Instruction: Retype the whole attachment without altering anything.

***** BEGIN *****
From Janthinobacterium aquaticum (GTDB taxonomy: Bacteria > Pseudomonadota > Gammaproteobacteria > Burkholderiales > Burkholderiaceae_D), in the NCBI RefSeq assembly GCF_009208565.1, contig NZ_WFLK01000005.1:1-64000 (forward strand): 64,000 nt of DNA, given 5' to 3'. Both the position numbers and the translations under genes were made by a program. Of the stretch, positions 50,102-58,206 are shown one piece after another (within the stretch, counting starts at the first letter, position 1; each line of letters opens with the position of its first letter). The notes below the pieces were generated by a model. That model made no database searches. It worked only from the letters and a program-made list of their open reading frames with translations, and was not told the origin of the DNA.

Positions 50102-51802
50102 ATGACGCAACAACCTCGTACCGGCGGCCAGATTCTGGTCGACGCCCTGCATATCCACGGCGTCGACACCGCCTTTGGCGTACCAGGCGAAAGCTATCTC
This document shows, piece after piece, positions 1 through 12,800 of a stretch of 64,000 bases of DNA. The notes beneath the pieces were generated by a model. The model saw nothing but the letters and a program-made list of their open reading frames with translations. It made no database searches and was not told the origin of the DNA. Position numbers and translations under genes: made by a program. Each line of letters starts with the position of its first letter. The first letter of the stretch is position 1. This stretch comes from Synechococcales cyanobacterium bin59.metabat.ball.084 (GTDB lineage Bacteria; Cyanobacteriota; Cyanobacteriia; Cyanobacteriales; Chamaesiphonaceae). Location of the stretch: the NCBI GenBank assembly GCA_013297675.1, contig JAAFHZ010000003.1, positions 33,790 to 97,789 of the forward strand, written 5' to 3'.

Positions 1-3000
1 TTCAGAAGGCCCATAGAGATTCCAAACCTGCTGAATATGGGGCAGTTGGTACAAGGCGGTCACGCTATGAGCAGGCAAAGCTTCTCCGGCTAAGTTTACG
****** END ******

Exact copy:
From Janthinobacterium aquaticum (GTDB taxonomy: Bacteria > Pseudomonadota > Gammaproteobacteria > Burkholderiales > Burkholderiaceae_D), in the NCBI RefSeq assembly GCF_009208565.1, contig NZ_WFLK01000005.1:1-64000 (forward strand): 64,000 nt of DNA, given 5' to 3'. Both the position numbers and the translations under genes were made by a program. Of the stretch, positions 50,102-58,206 are shown one piece after another (within the stretch, counting starts at the first letter, position 1; each line of letters opens with the position of its first letter). The notes below the pieces were generated by a model. That model made no database searches. It worked only from the letters and a program-made list of their open reading frames with translations, and was not told the origin of the DNA.

Positions 50102-51802
50102 ATGACGCAACAACCTCGTACCGGCGGCCAGATTCTGGTCGACGCCCTGCATATCCACGGCGTCGACACCGCCTTTGGCGTACCAGGCGAAAGCTATCTC
This document shows, piece after piece, positions 1 through 12,800 of a stretch of 64,000 bases of DNA. The notes beneath the pieces were generated by a model. The model saw nothing but the letters and a program-made list of their open reading frames with translations. It made no database searches and was not told the origin of the DNA. Position numbers and translations under genes: made by a program. Each line of letters starts with the position of its first letter. The first letter of the stretch is position 1. This stretch comes from Synechococcales cyanobacterium bin59.metabat.ball.084 (GTDB lineage Bacteria; Cyanobacteriota; Cyanobacteriia; Cyanobacteriales; Chamaesiphonaceae). Location of the stretch: the NCBI GenBank assembly GCA_013297675.1, contig JAAFHZ010000003.1, positions 33,790 to 97,789 of the forward strand, written 5' to 3'.

Positions 1-3000
1 TTCAGAAGGCCCATAGAGATTCCAAACCTGCTGAATATGGGGCAGTTGGTACAAGGCGGTCACGCTATGAGCAGGCAAAGCTTCTCCGGCTAAGTTTACG